Maintaining document control meant upgrading WMC's in-house document imaging system. Belveal began his search for a new solution at an AHIMA (American Health Information Management Association) exposition in 2007. There, he visited the booth of Imaging Business Machines, LLC (IBML) and was introduced to the ImageTrac III high-speed document scanner. With scanning speeds of 257 ppm (pages per minute), Belveal was initially intrigued by how fast the ImageTrac III was able to image documents. However, upon further investigation, it was the scanner's ultrasonic multifeed detection capabilities and open track design that ultimately sold Belveal on the ImageTrac III (see sidebar).

After familiarizing itself with the capabilities of the ImageTrac III, WMC next performed a cost/benefit analysis to determine whether or not an investment in the device was sound. WMC assessed the productivity of its current scanning platform and weighed this against the expected productivity of the ImageTrac III. The ImageTrac projections were based on the statistics and results other companies had realized from the scanner. This analysis indicated that an investment in an ImageTrac III would pay for itself in the first two years as a result of reduced labor costs and save WMC another $350,000 over a five-year period.

WMC began implementing the new ImageTrac III solution in May 2008, and the process took two months to complete. End user training was provided by IBML over a two-week span, and WMC employees adapted quickly to the new solution.
"Our imaging operators were already familiar with the general document scanning process, which sped up the learning curve," says Belveal. "They only had to learn how to use a new device and modify their processes. They didn't have to learn the scanning process from scratch."

Once the solution was up and running, WMC tested the limits of its new system by holding a "Scan Week" event. For one week, WMC ran its new document imaging solution 24/7 to see how many pages of medical records it could scan within that time window.
"We scanned and indexed approximately 468,000 pages, equaling about 13,000 jobs, during the 'Scan Week' exercise," says Belveal. "With this document throughput, we realized we could image all 13 million pages stored in our records room in just six months if we had to."

WMC doesn't normally operate its new scanning solution 24/7, and the company quickly realized it wouldn't need to. Even during normal operating hours, the ImageTrac III solution is nearly five times as productive as WMC's previous scanning system. "We used to only be able to image 10,000 to 12,000 documents a day, but we can now scan and index approximately 52,000 pages a day with our new imaging solution," says Belveal.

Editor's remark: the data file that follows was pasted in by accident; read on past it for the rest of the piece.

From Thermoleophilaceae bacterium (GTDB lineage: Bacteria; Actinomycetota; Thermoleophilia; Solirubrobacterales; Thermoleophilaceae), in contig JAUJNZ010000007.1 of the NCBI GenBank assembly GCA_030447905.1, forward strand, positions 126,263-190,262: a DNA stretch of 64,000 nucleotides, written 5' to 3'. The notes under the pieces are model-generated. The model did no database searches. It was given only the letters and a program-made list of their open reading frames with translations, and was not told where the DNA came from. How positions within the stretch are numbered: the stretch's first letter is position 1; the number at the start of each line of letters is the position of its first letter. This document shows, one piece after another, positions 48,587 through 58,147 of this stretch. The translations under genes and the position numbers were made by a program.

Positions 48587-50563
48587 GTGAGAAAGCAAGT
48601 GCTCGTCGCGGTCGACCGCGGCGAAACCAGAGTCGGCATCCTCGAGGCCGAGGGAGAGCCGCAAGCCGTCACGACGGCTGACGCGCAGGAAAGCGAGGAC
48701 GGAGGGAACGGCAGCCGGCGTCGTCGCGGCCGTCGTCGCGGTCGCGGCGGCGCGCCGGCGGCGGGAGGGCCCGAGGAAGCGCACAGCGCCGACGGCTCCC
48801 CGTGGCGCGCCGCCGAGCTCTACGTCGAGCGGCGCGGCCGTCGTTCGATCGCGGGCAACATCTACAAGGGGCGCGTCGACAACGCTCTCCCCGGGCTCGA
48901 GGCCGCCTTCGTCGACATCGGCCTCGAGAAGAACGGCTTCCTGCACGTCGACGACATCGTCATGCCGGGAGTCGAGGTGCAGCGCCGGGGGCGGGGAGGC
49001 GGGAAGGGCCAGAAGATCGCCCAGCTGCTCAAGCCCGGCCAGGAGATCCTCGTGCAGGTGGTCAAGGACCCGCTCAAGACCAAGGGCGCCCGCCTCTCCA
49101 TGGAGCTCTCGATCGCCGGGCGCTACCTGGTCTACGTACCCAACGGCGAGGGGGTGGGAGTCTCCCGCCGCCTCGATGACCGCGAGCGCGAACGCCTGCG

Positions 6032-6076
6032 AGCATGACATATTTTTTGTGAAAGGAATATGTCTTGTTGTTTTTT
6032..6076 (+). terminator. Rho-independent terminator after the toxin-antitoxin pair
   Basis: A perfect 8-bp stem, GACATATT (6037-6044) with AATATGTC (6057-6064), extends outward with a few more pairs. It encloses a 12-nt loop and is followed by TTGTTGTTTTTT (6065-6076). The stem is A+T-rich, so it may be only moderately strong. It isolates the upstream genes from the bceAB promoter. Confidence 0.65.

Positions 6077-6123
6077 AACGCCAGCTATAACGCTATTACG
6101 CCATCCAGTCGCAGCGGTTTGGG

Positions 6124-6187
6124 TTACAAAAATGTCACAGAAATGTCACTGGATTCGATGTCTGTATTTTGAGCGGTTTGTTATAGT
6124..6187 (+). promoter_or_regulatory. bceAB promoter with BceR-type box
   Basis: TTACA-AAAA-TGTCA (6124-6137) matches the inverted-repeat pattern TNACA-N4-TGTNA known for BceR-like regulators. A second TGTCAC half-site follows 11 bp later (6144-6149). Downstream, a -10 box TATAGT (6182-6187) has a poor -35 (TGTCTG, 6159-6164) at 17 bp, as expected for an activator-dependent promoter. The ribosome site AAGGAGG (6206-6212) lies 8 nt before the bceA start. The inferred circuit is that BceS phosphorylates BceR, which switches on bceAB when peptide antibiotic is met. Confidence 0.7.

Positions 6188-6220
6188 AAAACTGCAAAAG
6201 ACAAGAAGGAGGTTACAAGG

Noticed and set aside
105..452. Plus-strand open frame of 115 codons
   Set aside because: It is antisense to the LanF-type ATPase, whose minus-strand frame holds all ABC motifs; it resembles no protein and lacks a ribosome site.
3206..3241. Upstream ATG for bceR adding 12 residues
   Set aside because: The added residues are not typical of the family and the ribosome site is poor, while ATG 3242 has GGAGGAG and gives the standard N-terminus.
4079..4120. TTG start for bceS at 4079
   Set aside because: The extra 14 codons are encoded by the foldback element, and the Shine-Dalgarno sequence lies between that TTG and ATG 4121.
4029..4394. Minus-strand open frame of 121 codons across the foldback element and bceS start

What's more is WMC has enjoyed this productivity increase with fewer FTEs contributing to the process. "We used to have three FTEs dedicated to the scanning process, and we thought we were going to have to hire two to three additional temps to scan all our medical records before our records room was demolished," adds Belveal. "However, we were actually able to increase our productivity while cutting our FTE requirements by 33%. Plus, we no longer require the temps we thought would be necessary."

The productivity gains WMC is enjoying are due to much more than the mere speed of the ImageTrac III. Belveal points out several other factors of the new solution that are contributing to the solution's success:

Reduced document preparation — WMC's new ImageTrac III solution can scan documents of multiple sizes and thicknesses in a single pass. Scanner operators no longer need to tape smaller documents to an 8.5-by-11-inch sheet of paper. This reduces the amount of time WMC employees spend on document preparation tasks.

Multibatch scanning — With the ImageTrac III solution, WMC can scan multiple batches at once by using purple bar-coded separator sheets to distinguish one record from the next. Operators are no longer required to enter five or six fields to identify the batch and patient record for each folder. Instead, this information is represented by different bar codes on the separator sheet and uploaded to the system automatically.

Automatic document orientation and multifeed detection — With ultrasonic multifeed detection, the scanning belt on the ImageTrac III automatically stops whenever a doublefeed is detected. This feature ensures that all pages are scanned, meaning operators no longer need to do a post-scan quality check of the images to ensure all information is accounted for. Furthermore, an autorotation feature on the ImageTrac III automatically deskews document images and ensures images are presented in the correct orientation. Both of these features have streamlined WMC's indexing processes.

WMC has currently scanned approximately 1/5 of the 13 million pages of patient files in its records room and is on pace to complete the project within the 18-month time window originally outlined. However, the parking garage slated for demolition has been granted a stay of execution because the struggling economy caused WMC to place the building project on hold. Nevertheless, WMC can rest assured that its new scanning solution is well-suited to handle not only this project, but also any other scanning emergency the company may face.